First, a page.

OSCP Exam review "2019" + Notes & Gift inside!

13

Comments

  • Thank you for the info and the tool. Very very cool :-)

  • im still looking for the manual way for ms17-010, cant really find something working

    peek

  • Just received my oscp material - timer has kicked in.

    Might not be on here as much for a while guys.
    maybe..

    Demonseed74
    ccie|ccnp|ccdp|ccip

  • edited June 2019

    Type your comment> @peek said:

    I'm still looking for the manual way for ms17-010, can't really find something working

    @peek maybe this will come in handy for you.
    https://github.com/lokendrasinghrawat/AutoBlue-MS17-010

    @21y4d congrats and thanks for this great review on OSCP, really appreciated.

    lokendra
    Message me with 1) Your problem description. 2) What you tried so far? 3) Conclusions.
    RESPECT++ IF I HELPED YOU.

  • edited July 2019

    Type your comment> @peek said:

    I used it on PWK Lab and it worked quite well. Just look for a NamedPip

    Baikuya
    OSCP

  • @Baikuya
    Is this what you asked to look for
    https://www.sevenlayers.com/index.php/146-unable-to-find-accessible-named-pipe ??
    Kindly correct me if I am wrong. :)

  • Great tool! Thanks!

  • Very well written review. I started OSCP last year and had to take some time away after two failed exam attempts. Starting back up now using HTB so that I can have some of the same insight that you have given here. Thank you for writing this up as it justifies my decisions on how to prepare now.

  • Very good and guiding writeup. Great tool. I will try.
    For OSCP whether kali 2019.4 can be used. If so, whether updates can be regular or we have to use without any update.
    What extra tools are to be installed in kali.
    I dont get this in any write up or I miss it.

  • Type your comment> @singham said:

    Very good and guiding writeup. Great tool. I will try.
    For OSCP whether kali 2019.4 can be used. If so, whether updates can be regular or we have to use without any update.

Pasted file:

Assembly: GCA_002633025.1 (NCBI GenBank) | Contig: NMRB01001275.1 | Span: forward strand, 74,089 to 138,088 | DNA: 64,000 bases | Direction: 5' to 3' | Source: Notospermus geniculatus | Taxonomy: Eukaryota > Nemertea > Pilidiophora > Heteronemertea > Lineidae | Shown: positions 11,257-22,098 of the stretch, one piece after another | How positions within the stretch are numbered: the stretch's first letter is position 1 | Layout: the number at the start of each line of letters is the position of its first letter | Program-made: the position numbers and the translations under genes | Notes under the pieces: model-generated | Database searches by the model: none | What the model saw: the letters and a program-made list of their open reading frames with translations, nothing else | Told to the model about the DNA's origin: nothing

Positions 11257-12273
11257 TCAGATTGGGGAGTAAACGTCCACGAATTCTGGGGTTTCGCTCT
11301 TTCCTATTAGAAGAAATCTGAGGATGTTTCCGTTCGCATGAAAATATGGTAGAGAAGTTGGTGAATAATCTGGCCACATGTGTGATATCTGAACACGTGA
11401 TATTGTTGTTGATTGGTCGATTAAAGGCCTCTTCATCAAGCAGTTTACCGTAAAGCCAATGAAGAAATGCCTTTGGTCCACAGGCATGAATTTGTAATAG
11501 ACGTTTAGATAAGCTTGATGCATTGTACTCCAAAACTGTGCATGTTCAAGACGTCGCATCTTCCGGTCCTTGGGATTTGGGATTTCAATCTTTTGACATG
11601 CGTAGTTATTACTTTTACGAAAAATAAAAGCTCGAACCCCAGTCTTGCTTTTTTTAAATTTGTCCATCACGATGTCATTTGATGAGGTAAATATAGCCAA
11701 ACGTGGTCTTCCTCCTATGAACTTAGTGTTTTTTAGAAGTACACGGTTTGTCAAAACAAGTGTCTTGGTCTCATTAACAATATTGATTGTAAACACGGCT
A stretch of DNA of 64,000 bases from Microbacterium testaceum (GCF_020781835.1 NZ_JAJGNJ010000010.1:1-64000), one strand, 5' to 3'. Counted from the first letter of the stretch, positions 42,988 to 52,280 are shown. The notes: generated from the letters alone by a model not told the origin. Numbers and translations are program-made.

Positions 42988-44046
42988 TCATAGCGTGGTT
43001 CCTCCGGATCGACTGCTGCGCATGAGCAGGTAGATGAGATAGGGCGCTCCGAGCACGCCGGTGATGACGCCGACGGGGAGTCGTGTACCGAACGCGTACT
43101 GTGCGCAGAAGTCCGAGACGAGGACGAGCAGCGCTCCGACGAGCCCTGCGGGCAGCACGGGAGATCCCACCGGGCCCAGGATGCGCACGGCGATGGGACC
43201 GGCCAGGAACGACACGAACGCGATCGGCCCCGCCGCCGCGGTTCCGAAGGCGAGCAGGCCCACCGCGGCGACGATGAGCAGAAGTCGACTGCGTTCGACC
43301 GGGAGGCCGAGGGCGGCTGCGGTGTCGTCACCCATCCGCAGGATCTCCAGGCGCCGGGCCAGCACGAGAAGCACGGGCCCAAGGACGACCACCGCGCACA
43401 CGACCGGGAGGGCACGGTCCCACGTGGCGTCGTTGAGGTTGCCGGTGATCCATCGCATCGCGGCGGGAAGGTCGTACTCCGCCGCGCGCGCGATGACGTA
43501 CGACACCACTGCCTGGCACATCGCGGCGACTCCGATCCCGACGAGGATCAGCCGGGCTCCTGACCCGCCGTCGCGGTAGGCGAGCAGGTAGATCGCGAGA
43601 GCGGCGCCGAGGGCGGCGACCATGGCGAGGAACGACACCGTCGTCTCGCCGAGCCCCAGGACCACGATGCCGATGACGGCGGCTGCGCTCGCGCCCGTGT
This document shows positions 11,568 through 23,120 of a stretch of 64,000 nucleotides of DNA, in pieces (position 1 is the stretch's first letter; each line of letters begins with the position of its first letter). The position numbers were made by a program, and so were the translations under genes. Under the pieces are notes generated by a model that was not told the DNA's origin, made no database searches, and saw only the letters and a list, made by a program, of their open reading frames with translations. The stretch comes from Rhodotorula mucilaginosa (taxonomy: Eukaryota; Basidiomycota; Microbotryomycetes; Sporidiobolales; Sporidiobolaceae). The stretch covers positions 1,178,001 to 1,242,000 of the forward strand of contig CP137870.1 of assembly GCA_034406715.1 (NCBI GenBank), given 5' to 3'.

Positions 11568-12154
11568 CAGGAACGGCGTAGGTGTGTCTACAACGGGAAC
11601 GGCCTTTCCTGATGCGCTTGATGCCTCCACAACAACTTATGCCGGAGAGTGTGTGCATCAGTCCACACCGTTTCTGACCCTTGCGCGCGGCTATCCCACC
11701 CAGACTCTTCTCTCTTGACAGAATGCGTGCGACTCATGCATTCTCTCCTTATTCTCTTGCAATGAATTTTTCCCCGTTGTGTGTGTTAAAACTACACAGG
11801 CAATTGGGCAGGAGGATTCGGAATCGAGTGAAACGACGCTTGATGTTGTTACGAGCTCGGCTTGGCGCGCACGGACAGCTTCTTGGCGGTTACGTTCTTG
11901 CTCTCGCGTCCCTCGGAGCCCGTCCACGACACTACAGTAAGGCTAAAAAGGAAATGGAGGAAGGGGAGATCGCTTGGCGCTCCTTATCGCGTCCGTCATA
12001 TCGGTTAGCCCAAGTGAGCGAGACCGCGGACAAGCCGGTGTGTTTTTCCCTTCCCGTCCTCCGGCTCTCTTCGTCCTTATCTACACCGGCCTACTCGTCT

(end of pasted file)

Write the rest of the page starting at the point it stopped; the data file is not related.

What extra tools are to be installed in kali.
    I dont get this in any write up or I miss it.

    I just took the exam on July 26th, and got confirmation that I passed 2 days ago. I can tell you that I did not use the Kali image that was provided to me for the PWK course. I used Kali 2019.2. I did apply some updates to it, and I installed some extra tools. Mostly these were tools, and scripts, that I discovered to help me in my attacking boxes on HTB.

    zalpha
    OSCP | CISSP | CSSLP

    Respect always welcome if I can help you: https://www.hackthebox.eu/home/users/profile/140630

  • In reply to some of the things you said about no auto exploits, and anyone can chime in on this, does that include things like autoblue or things along those lines?

  • Hi ,thank you so much for that detailed review.

    I wanna ask about this BOF machine.

    Does it has to be windows or can be linux also?

    Thansk

  • @cspence10 said:
    In reply to some of the things you said about no auto exploits, and anyone can chime in on this, does that include things like autoblue or things along those lines?

    Basically any tool that does the exploitation for you is not allowed, apart from Metasploit, which is allowed on 1 machine only.

    You mainly have to know how to find, edit, and use exploit scripts "in Python, C, PHP..etc"

  • @Tugzen said:
    Hi ,thank you so much for that detailed review.

    I wanna ask about this BOF machine.

    Does it has to be windows or can be linux also?

    Thansk

    Only Windows, similar to the demo shown on the OSCP course, and similar to the Windows machine you will receive with the course for BOF practice.

  • Just got here via another post, the tool is awesome! Thanks for developing it and releasing it for all of us to use

  • the script nmapAutomator it's can be use in the exam ?

  • It will be great if you can create a bit detailed tutorial for nmapAutomator. I am sure I am missing something as I cannot seem to understand what additional this script does other than running run nmap. Sorry for my ignorance in advance but any help will be highly appreciated.

  • > @ALASNOT said:
    > the script nmapAutomator it's can be use in the exam ?

    Of course.. myself and so many others used it to great benefits :)
  • > @sultanrahi said:
    > It will be great if you can create a bit detailed tutorial for nmapAutomator. I am sure I am missing something as I cannot seem to understand what additional this script does other than running run nmap. Sorry for my ignorance in advance but any help will be highly appreciated.

    There are different types of scans, and running it with ALL runs all scans.